This morning I got to the barn about 6:15 a.m. to see how he was doing as horses were turned out.  He was much better than yesterday, but still a bit worried and moving around the stall.  But there was very little kicking and the bandage was pretty much intact.  The vet got there around 8:30 and repeated the Ace/Reserpine injections - he's now had three doses of Reserpine.  And, for the first time since the hospital, his bandage got to stay on for more than one day - this is important to keep the swelling down.  Tomorrow at his bandage change the vet will use a shorter bandage, which should help with the rubs. Throughout the day he was much quieter, with both Dawn and Pie as a neighbor, and he only stamped the leg a couple of times.  He was also less insistent on escaping the stall, which made it easier to pick.  When I left him this afternoon, he was eating quietly next to Pie.  I'll be going back at 7:00 p.m. to give him his evening meds.

Keeping fingers crossed that he'll have smoother waters from here on out . . .

And I managed rides on both Dawn and Pie today - they were both very good.  Dawn is showing some mild EPM symptoms - not lame but just a bit "funky" - and when I did the foot placement test, she failed with both the left front and left hind.  She was vaccinated for rabies two weeks ago, and it's likely that this symptom flare up is due to that - vaccinations often trigger minor symptom recurrence in former EPM horses in the 10 day to two week time frame.  I'm not too worried about it, and unless the symptoms persist or get worse, she should be fine in a few days.  And Dawn's dental surgery has been rescheduled for June 4 - she was originally scheduled for May 8 but she's eating well right now and I've got my hands full with Red.  The dental surgery vet team will try to do her surgery on the farm and we'll only move her to the clinic if it's absolutely necessary - keeping fingers crossed on that as well.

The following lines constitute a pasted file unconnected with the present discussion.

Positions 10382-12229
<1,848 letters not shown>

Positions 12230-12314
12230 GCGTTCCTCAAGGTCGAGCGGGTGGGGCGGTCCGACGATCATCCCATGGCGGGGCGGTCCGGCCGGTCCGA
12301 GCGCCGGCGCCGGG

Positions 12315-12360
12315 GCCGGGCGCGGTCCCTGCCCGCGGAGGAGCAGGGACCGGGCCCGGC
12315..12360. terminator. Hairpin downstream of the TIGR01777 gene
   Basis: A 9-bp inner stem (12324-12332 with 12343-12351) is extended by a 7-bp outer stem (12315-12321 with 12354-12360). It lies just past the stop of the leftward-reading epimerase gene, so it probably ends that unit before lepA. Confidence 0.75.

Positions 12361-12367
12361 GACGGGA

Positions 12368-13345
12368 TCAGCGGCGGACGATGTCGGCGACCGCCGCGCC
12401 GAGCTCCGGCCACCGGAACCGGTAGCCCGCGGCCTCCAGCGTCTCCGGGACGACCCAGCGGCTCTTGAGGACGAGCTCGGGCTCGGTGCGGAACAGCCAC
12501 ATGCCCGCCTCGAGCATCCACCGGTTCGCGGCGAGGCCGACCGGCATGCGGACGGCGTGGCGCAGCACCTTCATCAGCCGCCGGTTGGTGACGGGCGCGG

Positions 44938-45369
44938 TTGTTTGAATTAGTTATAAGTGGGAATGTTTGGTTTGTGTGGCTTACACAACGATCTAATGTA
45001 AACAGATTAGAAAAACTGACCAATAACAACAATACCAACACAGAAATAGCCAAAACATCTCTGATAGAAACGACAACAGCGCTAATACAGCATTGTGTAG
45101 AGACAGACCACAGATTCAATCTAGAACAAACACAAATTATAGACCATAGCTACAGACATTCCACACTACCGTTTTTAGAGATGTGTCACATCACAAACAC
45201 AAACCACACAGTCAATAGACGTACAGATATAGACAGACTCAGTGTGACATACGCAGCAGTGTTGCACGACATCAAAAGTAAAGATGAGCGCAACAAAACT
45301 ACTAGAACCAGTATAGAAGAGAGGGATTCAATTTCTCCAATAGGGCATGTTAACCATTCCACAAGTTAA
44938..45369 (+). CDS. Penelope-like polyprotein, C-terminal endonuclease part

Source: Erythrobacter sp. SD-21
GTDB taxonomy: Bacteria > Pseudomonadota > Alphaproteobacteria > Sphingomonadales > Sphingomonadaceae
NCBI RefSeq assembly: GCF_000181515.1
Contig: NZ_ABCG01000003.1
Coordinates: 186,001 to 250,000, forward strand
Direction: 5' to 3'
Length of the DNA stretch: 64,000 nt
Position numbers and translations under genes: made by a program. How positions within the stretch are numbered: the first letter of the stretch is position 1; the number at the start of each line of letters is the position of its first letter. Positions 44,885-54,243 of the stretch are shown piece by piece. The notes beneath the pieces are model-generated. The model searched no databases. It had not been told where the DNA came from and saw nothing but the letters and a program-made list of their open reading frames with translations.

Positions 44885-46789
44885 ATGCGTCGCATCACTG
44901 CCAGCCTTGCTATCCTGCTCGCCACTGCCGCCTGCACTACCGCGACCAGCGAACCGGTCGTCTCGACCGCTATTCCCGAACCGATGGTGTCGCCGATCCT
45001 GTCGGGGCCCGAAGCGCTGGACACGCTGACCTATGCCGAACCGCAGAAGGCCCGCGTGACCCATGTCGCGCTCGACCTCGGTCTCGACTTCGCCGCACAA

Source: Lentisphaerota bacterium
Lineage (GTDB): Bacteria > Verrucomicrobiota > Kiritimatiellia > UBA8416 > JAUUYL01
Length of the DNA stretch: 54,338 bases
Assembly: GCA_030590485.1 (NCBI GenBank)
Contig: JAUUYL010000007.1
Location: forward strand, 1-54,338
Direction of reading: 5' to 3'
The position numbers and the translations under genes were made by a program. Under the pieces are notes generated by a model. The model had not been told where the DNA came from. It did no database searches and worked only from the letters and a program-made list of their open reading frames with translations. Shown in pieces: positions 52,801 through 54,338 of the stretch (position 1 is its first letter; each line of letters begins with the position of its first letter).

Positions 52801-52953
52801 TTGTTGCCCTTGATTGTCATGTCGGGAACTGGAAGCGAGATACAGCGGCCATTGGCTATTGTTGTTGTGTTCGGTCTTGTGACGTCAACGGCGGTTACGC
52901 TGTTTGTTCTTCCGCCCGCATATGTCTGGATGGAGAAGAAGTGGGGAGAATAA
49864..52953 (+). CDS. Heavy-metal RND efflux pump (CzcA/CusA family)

Monday, April 21, 2014

More Drugs Needed . . .

Poor Red is really struggling with his confinement and how his leg feels.  Early this morning I arrived at the barn to find him very agitated - despite Pie next door quietly munching hay.  Red was churning around in his stall, was wide eyed and high headed, screaming and was kicking the floor constantly with his bandaged leg.  And then he started lifting his hind leg and tearing at the bandage with his teeth and quickly succeeded in starting to tear it off.